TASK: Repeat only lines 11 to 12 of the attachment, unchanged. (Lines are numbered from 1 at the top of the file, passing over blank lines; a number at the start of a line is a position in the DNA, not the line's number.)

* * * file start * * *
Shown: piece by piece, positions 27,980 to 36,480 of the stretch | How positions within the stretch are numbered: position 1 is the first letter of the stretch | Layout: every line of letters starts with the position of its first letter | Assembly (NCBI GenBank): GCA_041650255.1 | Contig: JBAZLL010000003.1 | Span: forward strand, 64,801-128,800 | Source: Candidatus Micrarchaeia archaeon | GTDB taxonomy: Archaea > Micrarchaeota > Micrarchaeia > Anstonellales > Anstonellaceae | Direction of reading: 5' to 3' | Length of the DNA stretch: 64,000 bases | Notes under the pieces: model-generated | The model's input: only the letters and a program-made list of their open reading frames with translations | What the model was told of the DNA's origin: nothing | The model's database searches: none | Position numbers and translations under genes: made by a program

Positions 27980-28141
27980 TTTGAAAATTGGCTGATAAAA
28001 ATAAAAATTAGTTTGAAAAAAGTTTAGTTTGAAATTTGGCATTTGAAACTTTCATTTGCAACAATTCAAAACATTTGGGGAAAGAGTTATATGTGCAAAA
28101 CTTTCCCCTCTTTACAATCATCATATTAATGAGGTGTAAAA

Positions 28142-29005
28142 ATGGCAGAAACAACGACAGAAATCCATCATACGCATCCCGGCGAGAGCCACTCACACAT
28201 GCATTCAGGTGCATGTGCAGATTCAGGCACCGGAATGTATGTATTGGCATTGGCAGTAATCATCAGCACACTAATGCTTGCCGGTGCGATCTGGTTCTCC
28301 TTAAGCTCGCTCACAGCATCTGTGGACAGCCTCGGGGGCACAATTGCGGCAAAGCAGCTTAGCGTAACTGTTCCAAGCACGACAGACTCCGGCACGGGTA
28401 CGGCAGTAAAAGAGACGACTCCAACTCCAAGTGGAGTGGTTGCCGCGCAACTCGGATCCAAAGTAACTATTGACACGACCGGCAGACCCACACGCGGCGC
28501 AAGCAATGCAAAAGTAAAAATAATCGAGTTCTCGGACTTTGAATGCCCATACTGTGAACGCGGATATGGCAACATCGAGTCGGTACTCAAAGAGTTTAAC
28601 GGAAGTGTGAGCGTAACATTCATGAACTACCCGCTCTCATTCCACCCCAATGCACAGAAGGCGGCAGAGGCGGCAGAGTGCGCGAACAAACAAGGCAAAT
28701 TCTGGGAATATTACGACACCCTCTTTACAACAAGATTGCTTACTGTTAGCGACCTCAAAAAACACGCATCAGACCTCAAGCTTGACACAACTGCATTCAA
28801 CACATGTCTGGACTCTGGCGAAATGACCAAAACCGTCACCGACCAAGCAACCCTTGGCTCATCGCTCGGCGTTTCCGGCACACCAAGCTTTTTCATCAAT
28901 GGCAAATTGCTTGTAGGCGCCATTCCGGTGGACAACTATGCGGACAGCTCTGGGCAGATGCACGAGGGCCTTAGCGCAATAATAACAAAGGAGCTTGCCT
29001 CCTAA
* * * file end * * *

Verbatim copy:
28501 AAGCAATGCAAAAGTAAAAATAATCGAGTTCTCGGACTTTGAATGCCCATACTGTGAACGCGGATATGGCAACATCGAGTCGGTACTCAAAGAGTTTAAC
28601 GGAAGTGTGAGCGTAACATTCATGAACTACCCGCTCTCATTCCACCCCAATGCACAGAAGGCGGCAGAGGCGGCAGAGTGCGCGAACAAACAAGGCAAAT